A group of Ole Miss students, including football players, disrupted a production of a campus play with anti-gay “hate speech” on Tuesday night, according to a University of Mississippi professor.
Michael Barnett, the assistant theatre chair, said that several students in the play told him that audience members were disruptive and used “derogatory terms” for homosexuals during a production of “The Laramie Project” on campus.
Ole Miss coach Hugh Freeze confirmed to The Associated Press today that football players were in the crowd. Barnett says a group of football players apologized after the play.
“Several of the students said they did not feel the apology was genuine,” Barnett said. “They seemed to feel that (the football players) didn’t realize what it was that they were apologizing for.”
Ole Miss Chancellor Dan Jones and athletic director Ross Bjork released a joint statement this afternoon saying, “We strongly condemn the behavior exhibited Tuesday night.”
The statement says that the incident included freshman athletes from several different sports and it was “clear that some students badly misrepresented the culture of this university.”
“As a member of the Ole Miss family, each of us has a responsibility to be accountable for our actions, and these individuals will be held accountable,” the statement said. “Our investigation will determine the degree to which any and all students were involved.”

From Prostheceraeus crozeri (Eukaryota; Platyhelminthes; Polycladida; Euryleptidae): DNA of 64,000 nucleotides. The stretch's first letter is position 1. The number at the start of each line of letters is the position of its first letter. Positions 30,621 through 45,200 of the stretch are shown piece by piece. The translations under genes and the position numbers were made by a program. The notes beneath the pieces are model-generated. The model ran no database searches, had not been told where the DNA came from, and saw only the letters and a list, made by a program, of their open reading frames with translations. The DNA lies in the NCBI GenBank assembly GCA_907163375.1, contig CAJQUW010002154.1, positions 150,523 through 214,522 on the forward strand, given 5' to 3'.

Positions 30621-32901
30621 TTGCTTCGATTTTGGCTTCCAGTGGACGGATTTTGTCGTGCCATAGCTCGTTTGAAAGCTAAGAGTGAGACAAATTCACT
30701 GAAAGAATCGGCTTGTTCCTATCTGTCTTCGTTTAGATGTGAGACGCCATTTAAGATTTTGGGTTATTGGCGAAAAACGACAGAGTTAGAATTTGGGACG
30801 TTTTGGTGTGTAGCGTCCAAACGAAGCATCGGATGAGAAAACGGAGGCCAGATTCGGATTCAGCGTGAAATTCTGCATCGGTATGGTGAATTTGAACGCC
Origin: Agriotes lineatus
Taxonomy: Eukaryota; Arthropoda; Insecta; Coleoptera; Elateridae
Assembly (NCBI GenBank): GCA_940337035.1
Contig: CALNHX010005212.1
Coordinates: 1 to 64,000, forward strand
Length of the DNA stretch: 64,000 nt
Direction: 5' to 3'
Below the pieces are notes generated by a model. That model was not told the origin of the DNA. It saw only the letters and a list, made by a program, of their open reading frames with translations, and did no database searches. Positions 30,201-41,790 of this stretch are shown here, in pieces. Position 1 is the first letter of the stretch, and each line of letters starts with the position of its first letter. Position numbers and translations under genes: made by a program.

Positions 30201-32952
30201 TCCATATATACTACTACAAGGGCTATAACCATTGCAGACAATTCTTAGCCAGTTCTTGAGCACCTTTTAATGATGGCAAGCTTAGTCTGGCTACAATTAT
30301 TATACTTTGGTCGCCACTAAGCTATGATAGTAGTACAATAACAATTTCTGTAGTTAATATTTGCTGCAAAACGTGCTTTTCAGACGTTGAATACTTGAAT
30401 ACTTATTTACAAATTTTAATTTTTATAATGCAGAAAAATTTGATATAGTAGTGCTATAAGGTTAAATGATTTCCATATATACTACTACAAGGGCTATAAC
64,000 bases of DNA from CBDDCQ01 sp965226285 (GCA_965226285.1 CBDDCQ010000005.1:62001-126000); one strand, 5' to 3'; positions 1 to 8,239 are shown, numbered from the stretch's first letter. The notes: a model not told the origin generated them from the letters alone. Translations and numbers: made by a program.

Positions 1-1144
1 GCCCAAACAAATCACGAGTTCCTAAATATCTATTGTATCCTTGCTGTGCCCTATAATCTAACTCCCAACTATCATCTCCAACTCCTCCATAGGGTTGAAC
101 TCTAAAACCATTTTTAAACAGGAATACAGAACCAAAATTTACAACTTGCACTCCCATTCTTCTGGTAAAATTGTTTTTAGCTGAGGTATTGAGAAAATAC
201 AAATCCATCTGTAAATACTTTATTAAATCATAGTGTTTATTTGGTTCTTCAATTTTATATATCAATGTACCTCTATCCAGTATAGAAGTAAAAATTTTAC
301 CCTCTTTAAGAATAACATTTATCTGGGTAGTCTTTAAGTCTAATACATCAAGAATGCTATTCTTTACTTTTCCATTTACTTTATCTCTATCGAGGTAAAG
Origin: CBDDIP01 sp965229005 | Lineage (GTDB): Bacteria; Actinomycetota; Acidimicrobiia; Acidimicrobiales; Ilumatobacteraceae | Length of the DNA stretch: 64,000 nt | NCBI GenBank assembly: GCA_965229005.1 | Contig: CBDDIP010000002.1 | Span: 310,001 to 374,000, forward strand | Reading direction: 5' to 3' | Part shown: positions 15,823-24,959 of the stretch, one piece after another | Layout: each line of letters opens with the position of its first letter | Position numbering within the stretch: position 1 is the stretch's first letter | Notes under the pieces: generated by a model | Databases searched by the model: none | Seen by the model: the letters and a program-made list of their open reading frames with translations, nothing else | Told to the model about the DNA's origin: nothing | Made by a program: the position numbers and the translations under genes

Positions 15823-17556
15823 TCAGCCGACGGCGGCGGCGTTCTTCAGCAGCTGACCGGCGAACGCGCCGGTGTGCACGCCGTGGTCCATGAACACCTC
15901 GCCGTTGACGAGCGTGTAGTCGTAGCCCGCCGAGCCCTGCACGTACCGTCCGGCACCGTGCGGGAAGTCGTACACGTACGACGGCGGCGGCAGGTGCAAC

Freeze tweeted on Thursday morning, “We certainly do not condone any actions that offend or hurt people in any way. We are working with all departments involved to find the facts.”
The Daily Mississippian first reported the disruption.
Barnett said that members of the audience grew more disruptive — taking pictures on their phone and laughing — as the play progressed. “The Laramie Project” is about that town’s reaction following the 1998 murder of Matthew Shepard, a gay university student at the University of Wyoming.
“As the subject matter became more uncomfortable, some, but not all, of the students were acting in an inappropriate manner,” Barnett said.
Barnett said he “appreciated” that the athletic department was taking the matter seriously.
“The most concerning part was the hate speech that was used,” Barnett said. “We’ve come a long way at the university. But there is still a ways to go.”
A bias incident response team, which is made up of faculty and staff, will investigate the incident and make any disciplinary recommendations to the university, according to the dean of students.
Mississippi is frequently ridiculed for ranking last or near-last of all the states in health, education, per capita income and nearly every other measurement of lifestyle. The University of Mississippi, however, ranks #150 – above the state universities of Rhode Island, Maine, Wyoming, Nebraska and many others.